50 Years Ago: A Preakness to Remember
The 1969 Preakness Stakes had it all – a thrilling stretch run, a claim of interference, and 22 long minutes of waiting before fans, jockeys, trainers and owners found out who was the winner.
Fifty years ago, the Kentucky Derby had proven to be a nail-biter, with the unbeaten favorite, Majestic Prince, inching out a victory over Arts and Letters by a neck. He became the first undefeated winner of the Derby in 47 years, but Arts and Letters sought vengeance in the Preakness Stakes two weeks later.
As with the Derby, only eight horses started in the 1969 Preakness, with Arts and Letters going into the #6 gate beside Majestic Prince in the #5 hole. When the gates opened, the two leaped together, Majestic Prince bumping Arts and Letters slightly, and then Majestic Prince crept ahead by a length over his rival.
As the field rounded the first turn, Majestic Prince went wide, moving in front of Arts and Letters, who looked as if he was going between him and Al Hattab on the outside. Arts and Letters slowed down and dropped back to sixth place as the Derby winner settled into fourth.
After a half-mile, Majestic Prince had moved up to third along the rail, stalking the leader, Greengrass Greene. Arts and Letters still lay back in sixth place, biding his time. Majestic Prince made his move on the far turn and by the head of the stretch had overtaken Greengrass Greene.
But Arts and Letters had also begun driving and was only two lengths back on the far outside. He made a furious run at Majestic Prince in the homestretch, and the length shortened to 1 1/2, then 1 length. Arts and Letters was running out of room as the finish line loomed ahead. He found a higher gear, and the margin shrank to 1/2 a length, then a neck, and then a head.
It was too late. Majestic Prince had held off Arts and Letters again.
Baeza lodges complaint
Immediately, Arts and Letters’ jockey, Braulio Baeza, lodged a complaint with the Pimlico stewards, alleging that Majestic Prince had interfered with Arts and Letters on the first turn, costing him “five or six lengths.” Stewards watched replays, taking 22 minutes to make their decision – just as the Derby stewards had done with Maximum Security in 2019. This time, however, stewards ruled there was no foul, and Majestic Prince remained the winner.
J. Fred Colwill, the presiding steward, didn’t agree with Baeza’s assertion that the move cost his horse five or six lengths, “but it didn’t help him.” Colwill said. While Majestic Prince drifted wide, Al Hattab moved in on Majestic Prince as well, closing the hole that Baeza may have been gunning for and forcing him to fall back. Al Hattab, the stewards claimed, was more to blame than Majestic Prince.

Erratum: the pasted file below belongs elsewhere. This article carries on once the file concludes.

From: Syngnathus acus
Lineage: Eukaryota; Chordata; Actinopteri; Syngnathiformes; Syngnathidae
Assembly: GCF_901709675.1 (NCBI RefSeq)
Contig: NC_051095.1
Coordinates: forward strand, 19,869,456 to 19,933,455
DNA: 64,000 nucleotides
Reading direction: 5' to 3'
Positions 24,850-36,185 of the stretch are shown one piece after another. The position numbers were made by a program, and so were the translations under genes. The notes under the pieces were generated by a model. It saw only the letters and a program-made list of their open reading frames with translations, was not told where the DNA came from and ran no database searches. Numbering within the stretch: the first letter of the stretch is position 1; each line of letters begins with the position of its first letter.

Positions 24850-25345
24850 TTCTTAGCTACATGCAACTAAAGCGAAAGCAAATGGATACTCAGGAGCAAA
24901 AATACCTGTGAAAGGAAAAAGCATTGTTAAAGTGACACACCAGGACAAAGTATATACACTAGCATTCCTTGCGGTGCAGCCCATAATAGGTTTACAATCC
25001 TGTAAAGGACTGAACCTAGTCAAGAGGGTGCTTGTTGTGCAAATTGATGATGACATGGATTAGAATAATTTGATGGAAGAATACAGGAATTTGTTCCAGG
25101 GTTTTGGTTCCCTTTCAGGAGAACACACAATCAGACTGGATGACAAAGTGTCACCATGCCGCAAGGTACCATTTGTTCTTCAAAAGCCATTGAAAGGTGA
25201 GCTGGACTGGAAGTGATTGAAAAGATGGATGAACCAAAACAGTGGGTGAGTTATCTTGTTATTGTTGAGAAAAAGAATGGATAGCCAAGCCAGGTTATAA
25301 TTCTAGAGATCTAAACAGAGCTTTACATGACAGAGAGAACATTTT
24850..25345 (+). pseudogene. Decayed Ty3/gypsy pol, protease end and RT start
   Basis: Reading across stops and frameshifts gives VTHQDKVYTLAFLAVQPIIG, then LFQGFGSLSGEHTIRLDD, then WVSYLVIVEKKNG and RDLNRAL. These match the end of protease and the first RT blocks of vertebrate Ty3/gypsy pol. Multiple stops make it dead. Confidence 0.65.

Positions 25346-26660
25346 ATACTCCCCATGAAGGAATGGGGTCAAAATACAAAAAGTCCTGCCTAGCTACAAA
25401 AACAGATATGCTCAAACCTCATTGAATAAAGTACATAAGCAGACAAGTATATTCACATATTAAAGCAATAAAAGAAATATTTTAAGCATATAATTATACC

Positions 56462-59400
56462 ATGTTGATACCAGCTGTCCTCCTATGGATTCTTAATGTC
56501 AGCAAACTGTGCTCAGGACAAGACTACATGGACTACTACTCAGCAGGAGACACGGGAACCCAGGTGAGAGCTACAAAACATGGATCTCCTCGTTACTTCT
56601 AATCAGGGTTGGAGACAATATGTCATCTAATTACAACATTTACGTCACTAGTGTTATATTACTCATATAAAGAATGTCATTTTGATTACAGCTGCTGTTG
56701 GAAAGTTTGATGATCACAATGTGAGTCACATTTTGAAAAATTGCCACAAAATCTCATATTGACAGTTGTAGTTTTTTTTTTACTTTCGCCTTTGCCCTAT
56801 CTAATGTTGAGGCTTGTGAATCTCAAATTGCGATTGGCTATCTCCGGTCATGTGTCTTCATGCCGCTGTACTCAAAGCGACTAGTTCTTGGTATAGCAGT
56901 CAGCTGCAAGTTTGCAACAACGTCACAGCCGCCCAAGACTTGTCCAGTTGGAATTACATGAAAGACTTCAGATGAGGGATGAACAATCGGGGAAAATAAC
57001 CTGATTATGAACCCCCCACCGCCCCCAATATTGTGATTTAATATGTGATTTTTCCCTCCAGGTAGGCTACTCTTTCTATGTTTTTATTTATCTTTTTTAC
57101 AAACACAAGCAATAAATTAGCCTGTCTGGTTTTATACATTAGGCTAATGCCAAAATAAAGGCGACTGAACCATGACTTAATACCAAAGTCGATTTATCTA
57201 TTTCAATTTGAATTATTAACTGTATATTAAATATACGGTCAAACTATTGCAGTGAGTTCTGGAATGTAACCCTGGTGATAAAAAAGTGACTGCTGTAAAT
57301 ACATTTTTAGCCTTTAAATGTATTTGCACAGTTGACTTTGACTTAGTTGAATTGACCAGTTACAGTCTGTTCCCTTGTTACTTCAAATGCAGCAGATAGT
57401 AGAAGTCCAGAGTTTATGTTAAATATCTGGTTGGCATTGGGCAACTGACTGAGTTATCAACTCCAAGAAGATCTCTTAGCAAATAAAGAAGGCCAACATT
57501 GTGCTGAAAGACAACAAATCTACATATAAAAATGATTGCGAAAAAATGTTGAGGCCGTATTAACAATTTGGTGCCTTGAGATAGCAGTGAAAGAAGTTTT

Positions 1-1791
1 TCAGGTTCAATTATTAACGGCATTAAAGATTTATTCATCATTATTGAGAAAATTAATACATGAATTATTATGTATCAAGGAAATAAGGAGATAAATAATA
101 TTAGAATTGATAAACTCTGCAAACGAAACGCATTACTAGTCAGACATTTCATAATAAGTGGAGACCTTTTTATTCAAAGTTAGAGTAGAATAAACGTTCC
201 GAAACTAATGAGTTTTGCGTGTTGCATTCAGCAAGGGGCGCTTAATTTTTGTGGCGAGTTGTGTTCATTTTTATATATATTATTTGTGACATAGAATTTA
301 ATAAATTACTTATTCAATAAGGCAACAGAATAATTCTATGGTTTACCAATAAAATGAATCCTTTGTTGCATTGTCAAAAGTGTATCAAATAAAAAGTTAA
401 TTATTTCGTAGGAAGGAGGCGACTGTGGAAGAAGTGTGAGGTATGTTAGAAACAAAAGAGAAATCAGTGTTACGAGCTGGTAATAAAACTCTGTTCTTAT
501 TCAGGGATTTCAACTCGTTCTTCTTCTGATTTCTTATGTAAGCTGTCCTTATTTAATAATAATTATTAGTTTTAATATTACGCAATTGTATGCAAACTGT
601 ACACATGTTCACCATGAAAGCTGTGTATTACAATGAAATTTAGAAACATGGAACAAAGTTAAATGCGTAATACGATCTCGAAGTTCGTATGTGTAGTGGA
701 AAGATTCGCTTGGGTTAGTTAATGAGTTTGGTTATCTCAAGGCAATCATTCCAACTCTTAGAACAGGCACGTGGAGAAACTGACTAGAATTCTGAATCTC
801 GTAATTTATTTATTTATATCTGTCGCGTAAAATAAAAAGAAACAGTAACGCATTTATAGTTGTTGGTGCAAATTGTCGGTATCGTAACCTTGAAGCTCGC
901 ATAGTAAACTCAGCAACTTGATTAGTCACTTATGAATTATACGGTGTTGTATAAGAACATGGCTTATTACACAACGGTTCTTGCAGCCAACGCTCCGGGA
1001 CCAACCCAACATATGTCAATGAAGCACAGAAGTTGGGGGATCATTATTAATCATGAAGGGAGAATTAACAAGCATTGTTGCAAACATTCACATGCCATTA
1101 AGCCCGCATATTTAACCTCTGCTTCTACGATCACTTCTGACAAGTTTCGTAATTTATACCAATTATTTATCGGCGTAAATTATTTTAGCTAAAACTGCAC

Baeza replied, “If I didn’t take up, somebody goes down. I was on the best horse if he didn’t get stopped the way he did.”
At first, trainer Johnny Longden refused to take Majestic Prince to the Belmont Stakes and a possible run at a Triple Crown, asserting that he needed to rest. What people did not know was that the colt had inflamed ankles and would not be ready for the Belmont.
However, owner Frank McMahon overruled Longden and sent Majestic Prince to New York anyway, where the colt languished in next-to-last place for most of the race before finishing with a half-hearted drive that was too little, too late. Like Easy Goer did to Sunday Silence 20 years later, Arts and Letters got his revenge after losing two close races, winning the Belmont Stakes by an impressive 5 1/2 lengths over Majestic Prince. For the 21st year in a row, there would be no Triple Crown.
Bill Hartack, Majestic Prince’s jockey, was criticized for not realizing the slow pace and not taking his horse to the lead. Hartack replied stoically, “I did the best I could. The horse did the best he could. So why worry about it?” There was no mention of an injury.
It would be the colt’s last race. Longden tried to rehabilitate Majestic Prince, but after a series of injuries and setbacks, Longden announced in February 1970 that the horse would be retired to stud. He finished with nine wins in 10 races and was the first undefeated horse to win both the Kentucky Derby and the Preakness Stakes.
For Arts and Letters, the Belmont was the beginning of a six-race winning streak that would earn him 3-Year-Old Male Horse of the Year as well as Horse of the Year honors. He raced only three times as a 4-year-old, finishing his career with 11 wins in 23 starts.
At stud, Majestic Prince sired 33 stakes winners before his death at 15. Those winners included Coastal, who exacted revenge for his father’s failure to win the Triple Crown 10 years later by defeating an also-injured Spectacular Bid in the 1979 Belmont Stakes, denying Bid his own Triple Crown.
In one final, bizarre footnote to the Preakness Stakes saga, police charged a 60-year-old Florida woman in 2018 with stealing Majestic Prince’s Preakness trophy from a storage unit belonging to McMahon’s daughter. She had planned to sell it and other memorabilia at an auction. The trophy was recovered.
Other historical articles on this subject here.